US 20080098287 A1 Abstract Systems and methods are disclosed for detecting temporary high level impairments, such as noise or interference, for example, in a communications channel, and subsequently, mitigating the deleterious effects of the dynamic impairments. In one embodiment, the method not only performs dynamic characterization of channel fidelity against impairments, but also uses this dynamic characterization of the channel fidelity to adapt the receiver processing and to affect an improvement in the performance of the receiver. For example, in this embodiment, the method increases the accuracy of the estimation of the transmitted information, or similarly, increases the probability of making the correct estimates of the transmitted information, even in the presence of temporary severe levels of impairment. The channel fidelity history may also be stored and catalogued for use in, for example, future optimization of the transmit waveform.
Claims(20) 1. A method of impairment mitigation in a communications system comprising:
generating at least one error estimate of a signal; determining a channel fidelity metric using the at least one error estimate; and decoding the signal using the channel fidelity metric. 2. The method of 3. The method of 4. The method of 5. The method of 6. The method of determining at least one constellation point closest to the at least one symbol; determining a distance between the at least symbol and the at least one constellation point; and squaring the distance. 7. The method of comparing the at least one error estimate to at least one predetermined threshold. 8. The method of 9. The method of 10. The method of determining a first error estimate from the sequence of symbols; determining a second error estimate from a second portion of the sequence of symbols including the at least one select symbol; determining a third error estimate from a third portion of the sequence of symbols including the at least one select symbol; comparing the first error estimate to a first predetermined threshold, and the second and third error estimates to a second predetermined threshold; and erasing at least a portion of the at least one select symbol if the first error estimate is above the first predetermined threshold and if the second and third error estimates are above the second predetermined threshold. 11. A method of impairment mitigation in a communications system comprising:
generating at least one error estimate of a signal received from a channel; determining if the channel is degraded based on the at least one error estimate; erasing a select symbol of the signal if the channel is degraded; and decoding the signal. 12. The method of 13. The method of 14. The method of determining at least one constellation point closest to the at least one symbol; determining a distance between the at least symbol and the at least one constellation point; and squaring the distance. 15. The method of comparing the at least one error estimate to at least one predetermined threshold. 16. The method of 17. The method of determining a first error estimate from the sequence of symbols; determining a second error estimate from a second portion of the sequence of symbols including the at least one select symbol; determining a third error estimate from a third portion of the sequence of symbols including the at least one select symbol; comparing the first error estimate to a first predetermined threshold, and the second and third error estimates to a second predetermined threshold; and generating an indication that the channel is degraded if the first error estimate is above the first predetermined threshold and if the second and third error estimates are above the second predetermined threshold. 18. A method of impairment mitigation in a communications system comprising:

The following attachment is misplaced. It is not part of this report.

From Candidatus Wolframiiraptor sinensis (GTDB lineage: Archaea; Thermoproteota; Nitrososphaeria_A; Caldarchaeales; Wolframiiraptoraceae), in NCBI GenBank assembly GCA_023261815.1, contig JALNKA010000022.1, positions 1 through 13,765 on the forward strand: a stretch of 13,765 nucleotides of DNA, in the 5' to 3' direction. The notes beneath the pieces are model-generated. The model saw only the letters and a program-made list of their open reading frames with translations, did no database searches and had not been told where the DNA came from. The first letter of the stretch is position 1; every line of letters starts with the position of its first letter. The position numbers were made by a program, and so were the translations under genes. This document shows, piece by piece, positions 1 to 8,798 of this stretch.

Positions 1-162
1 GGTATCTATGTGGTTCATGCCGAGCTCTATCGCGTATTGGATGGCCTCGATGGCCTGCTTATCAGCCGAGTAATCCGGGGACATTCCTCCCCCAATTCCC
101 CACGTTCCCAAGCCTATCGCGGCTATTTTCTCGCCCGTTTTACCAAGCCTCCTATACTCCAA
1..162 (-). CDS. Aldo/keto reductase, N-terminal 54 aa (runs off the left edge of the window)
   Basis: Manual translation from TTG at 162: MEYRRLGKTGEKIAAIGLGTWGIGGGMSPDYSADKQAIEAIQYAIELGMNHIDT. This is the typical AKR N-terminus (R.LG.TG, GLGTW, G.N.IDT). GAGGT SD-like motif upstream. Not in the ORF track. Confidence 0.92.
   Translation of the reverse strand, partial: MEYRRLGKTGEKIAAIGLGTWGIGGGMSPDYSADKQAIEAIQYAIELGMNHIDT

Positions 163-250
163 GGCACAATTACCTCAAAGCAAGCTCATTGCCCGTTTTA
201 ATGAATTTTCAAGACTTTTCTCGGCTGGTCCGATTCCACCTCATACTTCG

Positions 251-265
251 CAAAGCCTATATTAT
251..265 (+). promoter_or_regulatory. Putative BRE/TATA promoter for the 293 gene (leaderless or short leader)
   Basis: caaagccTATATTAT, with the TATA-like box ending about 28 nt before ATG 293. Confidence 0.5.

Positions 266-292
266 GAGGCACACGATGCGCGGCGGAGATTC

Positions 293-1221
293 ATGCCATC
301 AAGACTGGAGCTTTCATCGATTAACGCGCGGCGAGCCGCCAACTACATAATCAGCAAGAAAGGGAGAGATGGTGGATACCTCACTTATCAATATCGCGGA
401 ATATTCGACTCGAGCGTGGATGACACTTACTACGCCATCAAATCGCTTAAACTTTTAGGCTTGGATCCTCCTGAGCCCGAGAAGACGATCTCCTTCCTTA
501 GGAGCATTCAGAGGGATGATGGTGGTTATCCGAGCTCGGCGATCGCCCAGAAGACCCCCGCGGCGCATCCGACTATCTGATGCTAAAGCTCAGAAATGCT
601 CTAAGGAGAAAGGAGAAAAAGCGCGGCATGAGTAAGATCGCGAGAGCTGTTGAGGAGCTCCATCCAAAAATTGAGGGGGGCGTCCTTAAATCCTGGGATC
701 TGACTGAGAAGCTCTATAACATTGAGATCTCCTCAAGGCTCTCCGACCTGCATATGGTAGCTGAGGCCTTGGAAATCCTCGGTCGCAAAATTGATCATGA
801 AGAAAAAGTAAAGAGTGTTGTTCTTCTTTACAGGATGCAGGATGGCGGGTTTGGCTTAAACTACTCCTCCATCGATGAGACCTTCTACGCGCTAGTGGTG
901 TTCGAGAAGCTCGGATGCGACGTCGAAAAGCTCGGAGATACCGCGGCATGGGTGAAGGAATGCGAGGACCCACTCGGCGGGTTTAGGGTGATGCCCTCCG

generating at least one error estimate of a signal; determining a channel fidelity metric using the at least one error estimate; generating a branch metric for a decoder; modifying the branch metric based on the channel fidelity metric; and decoding the signal using the modified branch metric. 19. The method of 20. The method of Description This application makes reference to, and claims priority to and the benefit of, U.S. provisional application Ser. No. 60/296,884 filed Jun. 8, 2001, which application is hereby incorporated herein by reference in its entirety. [Not Applicable] [Not Applicable] The present invention applies to communications systems, all of which are inherently limited in their capacity (or rate) of information transfer by channel impairments. One example of an impairment is often referred to by the generic term “noise.” Noise sometimes emanates, for example, from within electrical components themselves, such as amplifiers and even passive resistors. Another example of an impairment is referred to as “interference,” which is usually taken to be some unwanted manmade emission perhaps for another communications system such as radio, or perhaps from switching circuits in a home or automobile. “Distortion” is a further example of an impairment, and includes linear distortion in the channel, such as pass-band ripple or non-flat group delay, and nonlinear distortion, such as compression in an overdriven amplifier. Of course, there are many other types of impairments that may adversely affect communications in a channel. Often in communications channels, the impairments may by dynamic in nature. In many cases, the impairment level may be at one level of severity most of the time, and the communications system may be designed or optimized (in some fashion) to operate at that level of impairment. Occasionally, however, one or more of the impairments may rise to so severe an amount as to preclude the operation of the communications system optimized for the more ordinary level of impairments. In prior art, in some applications where a large interferer or burst of noise occasionally impinges upon the receiver, the received signal is simply blanked during increased power to mitigate large out-of-the ordinary bursts of received power. Often, analog processing means are used, almost at, if not right at, the receiver input. Sometimes this is done especially to protect sensitive receiver front-ends from damage. While this technique may provide some benefit in circumstances where the noise or interference power dwarfs the signal-of-interest power, it does not protect against the many other impairments which have power more on the order of the signal-of-interest power (or even much less). Also, by itself, this blanking does not provide the receiver with a means to improve its overall performance in the presence of the lost information, i.e., the information content concurrent with the large noise burst. Other prior art that may have been applied to this problem, even unknowingly, is the use of forward error correction (FEC) techniques that incorporate soft-decision decoding, such as is common with convolutional error correction codes and the Viterbi decoding algorithm. In this prior art, as the error power in the received signal is increased, this increase is passed directly into the decision process. Such encoding and decoding techniques have been in common practice for years, and are widely applied without thought to temporary fidelity changes in the channel. Fortunately, in the event of a change in the channel fidelity, the soft-decision decoding will automatically take into consideration the larger error power in making signal decisions. However, unfortunately, often with a change in channel conditions, there is a duration of multiple symbol intervals (in a digital communications system example) where the degradation persists, and during this time some symbols may be erred so severely that they actually appear close to another possible (but wrong) symbol. In this event, which becomes much more likely as the constellation density (of a QAM constellation, for example) is increased for high rate communications, the soft-decision decoder actually “thinks” it has received a low error power, and may rate the wrong signal with a high confidence. Further limitations and disadvantages of conventional and traditional approaches will become apparent to one of skill in the art, through comparison of such systems with the present invention as set forth in the remainder of the present application with reference to the drawings. Features of the present invention may be found in a method of impairment mitigation for use in a communications system. In one embodiment, the method comprises generating one or more error power estimates of a signal. The error power estimate(s) are then used to determine a channel fidelity metric, which in turn is used to decode the signal. The signal may comprise, for example, one or more digital samples in an analog communications example, or one or more symbols in a digital communications example. In one embodiment, the channel fidelity metric is stored for use in future communication. For example, the stored fidelity metric may be used to determine a transmit waveform and/or to select a receiver algorithm. In one embodiment involving digital communications, the error power estimate(s) is/are generated by determining a constellation point(s) closest to the symbol(s), and squaring the distance between the symbol(s) and the constellation point(s). In one embodiment, determining a channel fidelity metric comprises comparing the error power estimate(s) to a predetermined threshold(s), and generating a first indication (e.g., indicating a channel degraded condition) if the error power estimate(s) is/are above the predetermined threshold(s), and a second indication (e.g., indicating a channel OK condition) if the error power estimate(s) is/are not above the predetermined threshold(s). A select symbol, i.e., one under consideration, is kept if the error power estimate(s) is/are below the predetermined threshold(s), and is erased if the error power estimate(s) is/are above the threshold(s). The signal is then decoded with the erasures. In another embodiment, a branch metric is generated, and then modified based on the channel fidelity metric. For example, the branch metric is set to a low probability if the fidelity metric indicates a degraded channel. The signal is then decoded using the modified branch metric in a Viterbi decoder, for example. These and other advantages and novel features of the present invention, as well as details of an illustrated embodiment thereof, will be more fully understood from the following description and drawings. The following description is made with reference to the appended figures. The first communication node Similarly, the second communication node During operation of one embodiment of The receiver Communication of information from user A delay While Specifically, for example, the stored information about the fidelity metrics may be used in transmit waveform optimization. In other words, the information may be used to determine a waveform that best suits the channel given what has been learned about the channel over time, as reflected in the stored fidelity metrics. The stored information about the fidelity metrics may also (or alternatively) be used in selecting receiver algorithms that are robust given the limitations of the channel, again as reflected in the stored fidelity metrics. Additional detail regarding use of catalogued channel fidelity metric information for future communications is discussed below. In one embodiment of the present invention, the methods discussed above with respect to The error power estimates discussed above with respect to In an embodiment where the system of The length of sliding window The processing of the sequence of error power estimates in the fidelity processor In its most simple form, the fidelity processor While the method of As mentioned above with respect to Similarly, as mentioned above with respect to Other fidelity processor examples include summing the error power estimates in the sliding window, and providing these or a scaled version (such as an average) as the channel fidelity estimate. Alternately, this sum or average can itself be quantized into a binary decision, or a finite number of levels (such as “channel pristine,” “channel OK,” and “channel degraded” in one example), or even compressed, via a square root operation, for example. If a dominant channel impairment is expected to persist for a duration of many symbols, then summing the error power estimates for at least several symbols increases the accuracy of the channel fidelity metric, especially during the “middle” of the impairment condition. However, determining the precise moment when the degraded condition “turned on” and “turned off” may be difficult if a long window for summing is used, without other modification. One approach for this situation, where it is desired to increase the time-domain precision of the fidelity processor, is to compute the average error power during a window, and apply two thresholds, one on the average and one on individual samples of the error power estimates. The “channel degraded” assignment is only output at times corresponding to samples where the average error power in the window exceeded threshold #1, AND (a) the sample was between two samples which exceeded threshold #2, or (b) the sample was the only sample in the window which exceeded threshold #2. Once again, a particular example would be to employ the summing of the noise power estimates within the window, as just described, and compare this result with a threshold. This binary channel fidelity metric is then associated with the middle sample of the window (i.e., the delay corresponds to half the window duration). With Reed-Solomon FEC, as before, the “channel degraded” association with any bits in a Reed-Solomon symbol result in that symbol being marked for erasure in the decoding process. The method described above can again be applied to enhance the time-domain precision of the channel fidelity metric. Specifically, 7 tap delay line The receiver A decoder In addition, while Next, the error power of a sequence of symbols is captured (block The average error power of the sequence is then compared to a first threshold (block For a 16 QAM constellation example having a constellation RMS power of 3.162 (i.e., the square root of 10) and, for example, a 7 symbol sequence, the first threshold may be 0, and the second threshold may be 0.64, for example. Of course, the second threshold may be set to 0, such that just the average error power of the whole sequence is used. While the decisions made by blocks Another particular example for applying the channel fidelity metric to enhance the receiver processing follows with the summing of the error power over a sliding window. Especially with high density constellations, and with an impairment of low power or one such as gain compression, where the impairment likely does not cause the received, distorted signal to fall outside the normal signaling constellation, the fidelity processor can determine the presence of the impairment, but a significant fraction of the error power estimates may be rather small (since the received signal falls close to one of the many wrong symbols). In these cases, even with convolutional coding FEC and traditional Viterbi decoding, the branch metrics in the decoding process are not most accurately reflecting the state of the channel fidelity when they are simply the error power estimates or log of error power estimates (for each symbol) from the slicer. Knowing that a degraded channel condition existed even when a signal was received “close” to a constellation point can be very beneficially used in the decoding, especially when “channel interleaving” is performed prior to the decoding, thus dispersing the impacted symbols. Once branch metrics are created (block As mentioned above, various embodiments of the present invention provide for a fidelity processor that examines a sliding window of error power estimates to yield a channel fidelity metric. While specific fidelity processing examples have been discussed above, still other types of fidelity processing may be employed in connection with the various embodiments of the present invention. For example, median filters or other ranking devices may be used. In a median filter, the middle ranked value within a window is output. Once again, as above, this value could be output “as is,” or quantized with various thresholds, perhaps into a single binary output. Other forms of nonlinear filtering may also serve as useful fidelity processors. For example, the error power estimates may be quantized to a binary level with a threshold, i.e., “1” for greater than threshold and “0” for less than threshold, and these quantized samples filtered or averaged. This would simplify the “averaging” complexity, and a second threshold as described above could be applied to enhance the precision of marking the “turn on” and “turn off” of the severe impairments. Still other types of fidelity processing may include, for example, (1) summing, (2) ranking, (3) thresholding and summing, (4) summing and twice thresholding (sum and individual points in the window), (5) quantizing the error power estimates or otherwise nonlinearly processing them (e.g., square root or log), (6) averaging across the window and taking the maximum of the average and (some factor multiplying) the middle error power estimate in the window, (7) taking the maximum of the median ranked value in the window and (some factor multiplying) the middle error power estimate in the window, (8) nonlinearly processing the error power estimates and averaging, and (9) quantizing the results from the aforementioned operations and/or nonlinearly processing them. Further, the channel fidelity metric may be used to analyze channel behavior, such as duration and fraction of time of impaired conditions compared to unimpaired, especially for determining most suitable FEC and symbol rates and constellation sizes, etc., for the dynamically varying channel. In addition, the channel fidelity metric may be applied to the receiver for beneficial use of processing signals received contemporaneous with the channel fidelity estimate. Some examples of using the channel fidelity metric to enhance receiver performance include: (1) marking Reed-Solomon symbols for erasure in a Reed-Solomon decoder capable of erasure and error correction decoding, and (2) in convolutional coded FEC (or other soft-decision decoders, such as Turbo decoding), affecting the soft-decision metric for a symbol with this additional channel fidelity metric. This latter case especially benefits from this technique if channel interleaving is performed on the symbol soft-decisions prior to the decoding. Various embodiments of the present invention are especially effective at enhancing receiver performance with severe impairment duration of multiple symbols, and with high density signaling constellations, as seen in these particular examples. While the error power estimates discussed above have been generated outside of the decoding process, decoding may be used to generate a potentially improved error power estimate. In other words, another method for generating the error power estimate is to actually perform a preliminary decoding (if FEC is employed), or partial decoding, and perform a better estimate of the transmitted waveform to more accurately estimate the error power. Such an approach means that there would be delay in the generation of the error power estimates, but often this is not a constraint. A second-pass at the decoding, now with the benefit of the channel fidelity metric (versus time) arising from the first-pass error power estimates, provides enhanced performance in the time-varying impairment scenario. As can be seen, the system of Based on the above, various embodiments of the present invention provide means to characterize the transitory nature of the impairments; i.e., to develop knowledge, characterizing not just typical or even average levels of an impairment, but an understanding and characterization of the dynamic behavior of the impairment. With this knowledge, it is possible to facilitate improved communications in the channel, either by adjusting the transmission signal design, or by altering or adjusting the receiver processing, or both. If the dynamic nature of the impairments is so rapid that it transitions from benign to severe and back to benign again, faster than the receiver can determine and communicate back to the original transmitter this degradation in the channel, then any adjustments in the transmission waveform are “permanent,” in the sense that adaptation to the temporarily degraded channel is precluded by the dynamics. Still, the optimal transmission waveform may be different if and when it is learned that the channel contains some severe but transitory impairment(s). Thus, it benefits the communications system to learn and characterize the transitory nature of the impairments, by leading to a superior transmit waveform with this new knowledge. While some situations may preclude the feedback and adjustment of the transmit waveform for adapting to a temporary increase of an impairment, in such situations, the receiver may still benefit from this knowledge. Many modifications and variations of the present invention are possible in light of the above teachings. Thus, it is to be understood that, within the scope of the appended claims, the invention may be practiced otherwise than as described hereinabove. Referenced by